Lens review

Sigma A 20 mm f/1.4 DG DN

5 October 2022
Maciej Latałło

6. Distortion and field of view

Field of view

As we had photos of starry sky at our disposal we decided to measure the real field of view of the tested lens in JPEG files (in this case they aren't corrected so they reflect the parameters of the device quite well). In order to do that we transformed the pixel layout (X,Y) from the photo into the equatorial coordinate system (right ascension and declination), which locates a star on a celestial sphere. That way we could determine the field of view of the lens with utter precision and in the right way, so for rays of light coming from infinity. Transformation was based on over 200 stars set evenly across the frame, with relative mesh-fitting error amounting to 2 minutes and 19 seconds of arc so 0.0386 of a degree.

As we use extreme pixels, positioned in the very corners of the frame, for determining the field of view, the mesh-fitting error might be a tad higher. We assess that it might be about 2-3 x higher than average mesh-fitting error, so on a level of 0.1 of a degree.

The field, determined that way, amounted to 95.33 degrees. It is a value a bit higher than 94.5 deg from official specifications but the difference is small and rather favourable – after all, in this class of equipment you would like to have the widest field possible. That's why we think you shouldn't worry too much about that difference.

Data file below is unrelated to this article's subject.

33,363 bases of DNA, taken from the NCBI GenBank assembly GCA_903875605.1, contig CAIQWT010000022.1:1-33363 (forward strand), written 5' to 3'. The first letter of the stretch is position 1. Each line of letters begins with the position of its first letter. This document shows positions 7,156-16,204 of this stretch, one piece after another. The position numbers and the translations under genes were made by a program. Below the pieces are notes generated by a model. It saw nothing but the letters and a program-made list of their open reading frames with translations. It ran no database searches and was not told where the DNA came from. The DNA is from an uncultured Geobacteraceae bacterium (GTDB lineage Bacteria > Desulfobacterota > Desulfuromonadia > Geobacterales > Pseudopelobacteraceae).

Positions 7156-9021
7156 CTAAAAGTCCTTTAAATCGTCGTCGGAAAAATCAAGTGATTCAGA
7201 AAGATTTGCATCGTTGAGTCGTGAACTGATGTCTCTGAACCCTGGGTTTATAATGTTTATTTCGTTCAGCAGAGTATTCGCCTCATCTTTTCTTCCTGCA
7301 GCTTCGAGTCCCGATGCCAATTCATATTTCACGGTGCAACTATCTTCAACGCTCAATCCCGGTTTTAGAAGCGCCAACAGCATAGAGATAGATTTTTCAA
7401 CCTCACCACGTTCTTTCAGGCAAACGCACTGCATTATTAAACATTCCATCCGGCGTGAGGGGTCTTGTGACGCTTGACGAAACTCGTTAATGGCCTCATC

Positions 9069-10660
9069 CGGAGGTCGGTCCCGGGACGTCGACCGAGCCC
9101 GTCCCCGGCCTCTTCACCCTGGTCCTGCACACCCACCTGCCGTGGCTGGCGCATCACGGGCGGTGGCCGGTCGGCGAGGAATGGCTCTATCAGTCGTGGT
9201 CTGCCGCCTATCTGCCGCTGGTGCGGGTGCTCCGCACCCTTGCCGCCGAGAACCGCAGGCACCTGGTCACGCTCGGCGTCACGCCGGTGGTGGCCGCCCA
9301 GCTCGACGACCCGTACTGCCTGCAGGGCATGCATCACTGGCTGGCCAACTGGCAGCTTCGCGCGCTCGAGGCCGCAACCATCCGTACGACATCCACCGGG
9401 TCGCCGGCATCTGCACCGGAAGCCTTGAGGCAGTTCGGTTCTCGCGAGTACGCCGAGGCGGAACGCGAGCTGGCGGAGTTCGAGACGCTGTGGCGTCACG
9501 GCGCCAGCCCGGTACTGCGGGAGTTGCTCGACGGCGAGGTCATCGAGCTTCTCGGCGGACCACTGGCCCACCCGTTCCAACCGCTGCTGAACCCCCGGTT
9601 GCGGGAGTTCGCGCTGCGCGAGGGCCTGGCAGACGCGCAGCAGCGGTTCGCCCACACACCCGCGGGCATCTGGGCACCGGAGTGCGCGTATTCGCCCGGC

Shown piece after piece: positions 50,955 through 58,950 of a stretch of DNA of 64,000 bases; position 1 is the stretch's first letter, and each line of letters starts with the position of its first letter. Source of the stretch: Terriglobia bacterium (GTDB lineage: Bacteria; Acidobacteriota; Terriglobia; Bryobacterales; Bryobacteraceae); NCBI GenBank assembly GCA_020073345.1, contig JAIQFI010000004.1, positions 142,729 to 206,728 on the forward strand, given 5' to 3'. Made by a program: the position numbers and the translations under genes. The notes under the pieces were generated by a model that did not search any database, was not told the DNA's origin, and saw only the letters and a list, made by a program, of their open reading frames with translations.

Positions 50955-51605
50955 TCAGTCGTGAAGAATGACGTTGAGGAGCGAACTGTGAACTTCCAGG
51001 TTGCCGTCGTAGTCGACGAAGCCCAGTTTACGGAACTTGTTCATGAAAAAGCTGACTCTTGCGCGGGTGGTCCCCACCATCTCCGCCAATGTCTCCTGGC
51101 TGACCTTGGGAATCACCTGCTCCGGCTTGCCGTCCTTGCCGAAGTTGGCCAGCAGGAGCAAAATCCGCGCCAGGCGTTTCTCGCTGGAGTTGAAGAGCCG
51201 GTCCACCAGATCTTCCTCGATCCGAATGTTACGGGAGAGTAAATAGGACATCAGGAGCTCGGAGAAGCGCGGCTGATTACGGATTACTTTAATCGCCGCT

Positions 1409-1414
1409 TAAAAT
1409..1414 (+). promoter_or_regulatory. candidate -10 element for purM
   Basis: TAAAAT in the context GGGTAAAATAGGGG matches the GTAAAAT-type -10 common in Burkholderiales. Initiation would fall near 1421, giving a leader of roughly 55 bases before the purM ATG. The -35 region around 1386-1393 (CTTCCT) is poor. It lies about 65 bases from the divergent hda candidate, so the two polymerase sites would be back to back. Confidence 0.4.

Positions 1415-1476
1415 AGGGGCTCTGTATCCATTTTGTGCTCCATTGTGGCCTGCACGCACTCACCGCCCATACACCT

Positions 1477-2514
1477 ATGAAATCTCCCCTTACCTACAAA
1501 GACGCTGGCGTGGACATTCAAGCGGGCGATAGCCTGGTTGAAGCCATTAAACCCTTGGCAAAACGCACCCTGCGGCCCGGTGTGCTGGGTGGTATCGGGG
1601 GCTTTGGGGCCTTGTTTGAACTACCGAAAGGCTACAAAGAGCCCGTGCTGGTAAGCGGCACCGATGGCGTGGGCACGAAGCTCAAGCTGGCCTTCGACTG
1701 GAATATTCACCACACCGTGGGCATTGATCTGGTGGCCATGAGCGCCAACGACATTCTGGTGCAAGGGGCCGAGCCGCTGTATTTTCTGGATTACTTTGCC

On the smaller APS-C sensor you see barrel distortion amounting to −1.96%. That value surprised us a bit because, after all, this lens's predecessor showed here just −0.66%, and distortion of the Sony was −1.36%.

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When you pass to full frame distortion increases but, fortunately, by not much - we got a result of −2.83% during our test. A small difference between measurements taken on both types of detectors suggest that you deal here with moustache distortion. Indeed, if you take a closer look you can notice it without problems. A distortion measurement for an area limited by 1:1 markings confirms it as well, amounting to −3.35%.

All these results are higher than the results of this lens's predecessor or its Sony rival. A pity that the new construction brushes off the correction of this aberration. After all the Art series was supposed to deliver the best of the best; distortion correction was supposed to be neglected only by the Contemporary series instruments. Once again you can notice a slight regress when you compare the performance of the new lens to that of the older construction.

Sony A7R III, 20 mm, APS-C
Sigma A 20 mm f/1.4 DG DN - Distortion and field of view
Sony A7R III, 20 mm, FF
Sigma A 20 mm f/1.4 DG DN - Distortion and field of view